There was a discussion about that. I don't have the link right now, but if I remember correctly, some people stated that cachorro is used in Portugal, with the meaning of "puppy". To my knowledge cachorro isn't used in Brazillian Portuguese with the meaning "puppy", its usually just used for "dog". :)
So to your question, yes and no. But if you're going for purely Brazillian portuguese its probably better to just associate cachorro with dog!
"Puppy" is a "cachorrinho", wich literally means "little dog". You can call a puppy a cachorro, but it would sound odd.
The dropdown lists "dog"and "scoundrel" as possible meanings. Yet it tells me I'm wrong when I use "scroundrel". What's the deal with that?
That's an antiquated slang term in English - calling someone a dog and calling someone a scoundrel were at one point essentially the same, although it is no longer in common usage. Many dictionaries still show scoundrel as a homophone for dog, but in this context it would simply be wrong.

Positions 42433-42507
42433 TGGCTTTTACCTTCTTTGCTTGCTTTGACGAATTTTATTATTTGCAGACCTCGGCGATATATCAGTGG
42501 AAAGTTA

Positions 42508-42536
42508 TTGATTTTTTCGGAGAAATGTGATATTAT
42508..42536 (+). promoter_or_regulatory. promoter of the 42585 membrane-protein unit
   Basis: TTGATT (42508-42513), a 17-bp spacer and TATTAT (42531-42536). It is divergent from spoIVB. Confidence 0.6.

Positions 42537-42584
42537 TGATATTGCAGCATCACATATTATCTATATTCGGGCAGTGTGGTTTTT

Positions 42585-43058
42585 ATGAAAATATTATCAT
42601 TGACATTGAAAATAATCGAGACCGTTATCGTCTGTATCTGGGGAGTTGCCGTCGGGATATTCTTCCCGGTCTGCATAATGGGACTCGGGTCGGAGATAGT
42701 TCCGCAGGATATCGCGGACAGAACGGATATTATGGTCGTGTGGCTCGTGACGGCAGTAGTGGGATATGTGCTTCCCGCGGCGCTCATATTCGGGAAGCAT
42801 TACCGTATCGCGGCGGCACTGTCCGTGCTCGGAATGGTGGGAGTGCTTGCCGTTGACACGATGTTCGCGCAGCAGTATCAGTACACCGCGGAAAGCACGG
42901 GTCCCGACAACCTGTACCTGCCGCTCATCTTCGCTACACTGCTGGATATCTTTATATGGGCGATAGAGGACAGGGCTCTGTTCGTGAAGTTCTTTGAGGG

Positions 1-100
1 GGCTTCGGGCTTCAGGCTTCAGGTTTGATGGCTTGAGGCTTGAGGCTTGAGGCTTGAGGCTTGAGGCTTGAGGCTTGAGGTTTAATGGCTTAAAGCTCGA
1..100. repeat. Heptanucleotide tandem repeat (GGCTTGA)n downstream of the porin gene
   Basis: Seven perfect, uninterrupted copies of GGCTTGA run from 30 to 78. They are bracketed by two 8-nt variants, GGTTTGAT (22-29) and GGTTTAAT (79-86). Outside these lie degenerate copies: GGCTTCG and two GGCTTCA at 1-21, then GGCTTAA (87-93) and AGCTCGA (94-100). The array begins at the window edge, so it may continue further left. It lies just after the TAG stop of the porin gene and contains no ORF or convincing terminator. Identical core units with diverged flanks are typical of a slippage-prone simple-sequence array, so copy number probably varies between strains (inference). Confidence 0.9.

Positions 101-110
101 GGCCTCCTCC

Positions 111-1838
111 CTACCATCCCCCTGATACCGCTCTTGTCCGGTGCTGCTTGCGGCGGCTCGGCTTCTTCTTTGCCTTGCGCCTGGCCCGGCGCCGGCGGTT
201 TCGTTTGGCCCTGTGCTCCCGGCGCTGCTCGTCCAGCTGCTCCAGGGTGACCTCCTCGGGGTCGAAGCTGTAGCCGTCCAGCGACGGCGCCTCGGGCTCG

Before, oir was translating as "listen", while here it translates as "hear". How do you distinguish between the two in Portuguese?
It is not a rule. Ouvir = hear (you accidentally hear something you listen to a person). Escutar is deeper. It involves understand it, the causes, reasons, pay attention to it, feel the words and keep them in mind. But we sometimes use them interchangably.
i chose scoundrel because i thought the sentences was heavier meaning because it didnt say cao caes (pretend the accent is there for dog)
Dog is called cão in European Portuguese. In Brazil it's better known as cachorro. Scoundrel is slang, it's like you calling someone a jerk.
There are two meanings for "Ouve" listed: hear and listen. But to hear is to simply pick up a noise while to listen is to do so more attentively and comprehend. Duolingo puts it as "hear". Am I missing something?